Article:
Traylor joined the New England Patriots in 2004 and went on to start 10 of the 16 regular season games at nose tackle. He posted 33 tackles on the year and was part of a unit that ranked sixth in the NFL in rush defense, allowing an average of only 98.3 yards per game. He started each of the final ten regular season games and opened two of three postseason contests. He recorded two tackles in the playoffs, including one in Super Bowl XXXIX as the Patriots beat the Eagles and Traylor earned his third Super Bowl ring. He ended up wearing number 98 because his Patriots teammate Ty Warren was wearing his traditional number 94.


Traylor entered the 2003 season in a battle with Bryan Robinson for a starting position on the Bear's defensive line. Both Robinson and Traylor earned starting positions. Robinson started all sixteen games, and Traylor started all ten games in which he played with Chicago in 2003, recording 18 tackles, a forced fumble and three passes defensed. He was inactive for six contests (Weeks 4–8, 15).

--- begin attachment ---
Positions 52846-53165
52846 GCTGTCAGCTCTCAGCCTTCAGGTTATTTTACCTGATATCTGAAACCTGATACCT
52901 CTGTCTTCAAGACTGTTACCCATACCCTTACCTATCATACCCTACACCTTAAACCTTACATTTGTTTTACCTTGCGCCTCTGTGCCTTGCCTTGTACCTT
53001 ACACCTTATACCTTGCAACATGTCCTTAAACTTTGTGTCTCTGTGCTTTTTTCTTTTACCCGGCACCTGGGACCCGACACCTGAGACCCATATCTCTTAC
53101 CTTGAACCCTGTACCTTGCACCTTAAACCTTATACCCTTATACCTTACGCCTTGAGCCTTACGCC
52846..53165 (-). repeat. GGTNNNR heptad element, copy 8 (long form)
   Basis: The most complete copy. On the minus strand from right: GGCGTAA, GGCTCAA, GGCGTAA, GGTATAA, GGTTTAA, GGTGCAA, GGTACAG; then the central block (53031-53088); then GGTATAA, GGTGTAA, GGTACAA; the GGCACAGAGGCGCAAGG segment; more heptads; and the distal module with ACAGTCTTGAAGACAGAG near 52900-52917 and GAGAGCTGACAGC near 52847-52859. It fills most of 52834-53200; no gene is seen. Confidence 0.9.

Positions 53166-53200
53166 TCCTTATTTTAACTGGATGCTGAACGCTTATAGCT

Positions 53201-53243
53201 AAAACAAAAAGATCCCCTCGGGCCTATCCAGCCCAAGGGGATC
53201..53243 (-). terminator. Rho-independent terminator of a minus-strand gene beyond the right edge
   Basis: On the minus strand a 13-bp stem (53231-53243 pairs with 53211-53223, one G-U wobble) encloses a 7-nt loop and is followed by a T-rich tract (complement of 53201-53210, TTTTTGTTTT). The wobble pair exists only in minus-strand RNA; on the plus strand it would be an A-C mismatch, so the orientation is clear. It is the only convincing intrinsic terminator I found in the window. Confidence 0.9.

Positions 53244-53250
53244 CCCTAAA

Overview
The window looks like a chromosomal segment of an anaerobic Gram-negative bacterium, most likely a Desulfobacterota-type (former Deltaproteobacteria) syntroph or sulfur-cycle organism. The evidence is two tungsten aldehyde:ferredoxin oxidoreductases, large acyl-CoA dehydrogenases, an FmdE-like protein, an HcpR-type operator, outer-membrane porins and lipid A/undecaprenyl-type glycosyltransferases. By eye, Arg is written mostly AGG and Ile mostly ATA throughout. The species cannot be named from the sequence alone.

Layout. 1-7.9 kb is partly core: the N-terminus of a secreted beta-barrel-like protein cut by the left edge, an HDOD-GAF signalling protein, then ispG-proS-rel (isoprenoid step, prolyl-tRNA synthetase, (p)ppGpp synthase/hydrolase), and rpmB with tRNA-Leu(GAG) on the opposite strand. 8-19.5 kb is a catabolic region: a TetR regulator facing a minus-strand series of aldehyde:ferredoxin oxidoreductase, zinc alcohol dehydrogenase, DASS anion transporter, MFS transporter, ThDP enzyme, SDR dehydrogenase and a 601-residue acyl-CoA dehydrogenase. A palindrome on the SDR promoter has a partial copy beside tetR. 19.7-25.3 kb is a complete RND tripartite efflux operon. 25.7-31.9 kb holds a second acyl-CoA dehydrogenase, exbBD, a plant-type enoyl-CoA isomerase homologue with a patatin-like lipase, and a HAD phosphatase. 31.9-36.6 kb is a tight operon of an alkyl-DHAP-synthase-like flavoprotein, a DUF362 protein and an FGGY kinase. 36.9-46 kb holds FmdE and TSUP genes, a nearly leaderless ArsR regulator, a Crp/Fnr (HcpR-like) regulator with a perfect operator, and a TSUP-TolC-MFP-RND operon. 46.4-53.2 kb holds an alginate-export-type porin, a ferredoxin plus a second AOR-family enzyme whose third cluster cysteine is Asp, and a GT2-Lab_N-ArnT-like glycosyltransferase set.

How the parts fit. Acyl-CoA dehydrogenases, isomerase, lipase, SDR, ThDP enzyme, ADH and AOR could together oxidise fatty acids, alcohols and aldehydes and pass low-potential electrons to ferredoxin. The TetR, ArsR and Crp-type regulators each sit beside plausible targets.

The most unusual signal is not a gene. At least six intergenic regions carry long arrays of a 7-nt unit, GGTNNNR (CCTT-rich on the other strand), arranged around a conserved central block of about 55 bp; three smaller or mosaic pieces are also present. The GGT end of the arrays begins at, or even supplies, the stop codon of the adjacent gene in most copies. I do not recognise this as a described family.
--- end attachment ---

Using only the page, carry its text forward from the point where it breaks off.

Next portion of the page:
In 2002, Traylor started all 15 games that he played with the Bears. He registered 41 tackles, a sack, a forced fumble and two passes defensed. He posted a season-high five tackles and registered his only sack against the St. Louis Rams in a Monday night game. The Bears finished with a 4–12 record.


Traylor joined the Chicago Bears as an unrestricted free agent in 2001 and went on to start 15 of the 16 games in which he appeared. He had 45 tackles, two sacks, an interception, two forced fumbles and four passes defensed. He was part of a defensive unit that ranked second in the NFL, allowing an average of only 82.1 yards rushing per game. Traylor and Ted Washington controlled the middle of the field, allowing young linebacker Brian Urlacher to roam the field and make plays. Traylor's second career interception came in the season finale against the Jacksonville Jaguars, when he picked off a Mark Brunell pass and returned it 67 yards to the Jaguars’ 9 yard line, setting up a Bears touchdown two plays afterward in a 33–13 victory. He started the team's Divisional Playoff game against the Philadelphia Eagles and was credited with four tackles and a pass defended.